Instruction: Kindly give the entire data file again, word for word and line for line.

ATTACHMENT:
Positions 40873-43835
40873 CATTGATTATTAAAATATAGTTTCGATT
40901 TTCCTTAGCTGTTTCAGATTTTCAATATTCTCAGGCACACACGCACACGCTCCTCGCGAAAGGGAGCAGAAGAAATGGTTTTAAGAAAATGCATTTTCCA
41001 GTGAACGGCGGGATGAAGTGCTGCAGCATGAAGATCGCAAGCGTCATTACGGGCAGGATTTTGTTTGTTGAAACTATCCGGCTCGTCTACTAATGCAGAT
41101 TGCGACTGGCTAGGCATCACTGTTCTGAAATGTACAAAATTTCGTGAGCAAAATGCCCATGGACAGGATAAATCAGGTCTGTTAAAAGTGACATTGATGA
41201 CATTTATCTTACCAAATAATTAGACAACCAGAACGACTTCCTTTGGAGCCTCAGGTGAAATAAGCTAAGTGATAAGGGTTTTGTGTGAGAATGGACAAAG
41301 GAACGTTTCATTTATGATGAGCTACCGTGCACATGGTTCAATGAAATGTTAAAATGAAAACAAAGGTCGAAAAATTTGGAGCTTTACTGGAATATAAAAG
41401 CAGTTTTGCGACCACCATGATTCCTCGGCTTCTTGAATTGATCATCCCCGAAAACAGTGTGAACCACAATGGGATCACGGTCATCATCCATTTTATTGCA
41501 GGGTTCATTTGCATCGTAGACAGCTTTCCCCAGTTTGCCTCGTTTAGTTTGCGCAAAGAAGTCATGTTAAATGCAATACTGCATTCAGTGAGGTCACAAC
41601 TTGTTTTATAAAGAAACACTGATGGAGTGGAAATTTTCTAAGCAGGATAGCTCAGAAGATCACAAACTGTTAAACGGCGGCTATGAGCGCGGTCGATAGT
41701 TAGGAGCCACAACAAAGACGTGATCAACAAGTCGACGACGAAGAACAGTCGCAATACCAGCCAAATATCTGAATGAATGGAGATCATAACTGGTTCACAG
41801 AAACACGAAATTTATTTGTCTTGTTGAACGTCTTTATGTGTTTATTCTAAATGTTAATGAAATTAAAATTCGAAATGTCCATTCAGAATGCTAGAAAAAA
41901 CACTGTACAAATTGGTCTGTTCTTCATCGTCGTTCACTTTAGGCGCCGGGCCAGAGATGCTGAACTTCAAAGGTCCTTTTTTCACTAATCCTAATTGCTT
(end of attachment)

Positions 40873-43835
40873 CATTGATTATTAAAATATAGTTTCGATT
40901 TTCCTTAGCTGTTTCAGATTTTCAATATTCTCAGGCACACACGCACACGCTCCTCGCGAAAGGGAGCAGAAGAAATGGTTTTAAGAAAATGCATTTTCCA
41001 GTGAACGGCGGGATGAAGTGCTGCAGCATGAAGATCGCAAGCGTCATTACGGGCAGGATTTTGTTTGTTGAAACTATCCGGCTCGTCTACTAATGCAGAT
41101 TGCGACTGGCTAGGCATCACTGTTCTGAAATGTACAAAATTTCGTGAGCAAAATGCCCATGGACAGGATAAATCAGGTCTGTTAAAAGTGACATTGATGA
41201 CATTTATCTTACCAAATAATTAGACAACCAGAACGACTTCCTTTGGAGCCTCAGGTGAAATAAGCTAAGTGATAAGGGTTTTGTGTGAGAATGGACAAAG
41301 GAACGTTTCATTTATGATGAGCTACCGTGCACATGGTTCAATGAAATGTTAAAATGAAAACAAAGGTCGAAAAATTTGGAGCTTTACTGGAATATAAAAG
41401 CAGTTTTGCGACCACCATGATTCCTCGGCTTCTTGAATTGATCATCCCCGAAAACAGTGTGAACCACAATGGGATCACGGTCATCATCCATTTTATTGCA
41501 GGGTTCATTTGCATCGTAGACAGCTTTCCCCAGTTTGCCTCGTTTAGTTTGCGCAAAGAAGTCATGTTAAATGCAATACTGCATTCAGTGAGGTCACAAC
41601 TTGTTTTATAAAGAAACACTGATGGAGTGGAAATTTTCTAAGCAGGATAGCTCAGAAGATCACAAACTGTTAAACGGCGGCTATGAGCGCGGTCGATAGT
41701 TAGGAGCCACAACAAAGACGTGATCAACAAGTCGACGACGAAGAACAGTCGCAATACCAGCCAAATATCTGAATGAATGGAGATCATAACTGGTTCACAG
41801 AAACACGAAATTTATTTGTCTTGTTGAACGTCTTTATGTGTTTATTCTAAATGTTAATGAAATTAAAATTCGAAATGTCCATTCAGAATGCTAGAAAAAA
41901 CACTGTACAAATTGGTCTGTTCTTCATCGTCGTTCACTTTAGGCGCCGGGCCAGAGATGCTGAACTTCAAAGGTCCTTTTTTCACTAATCCTAATTGCTT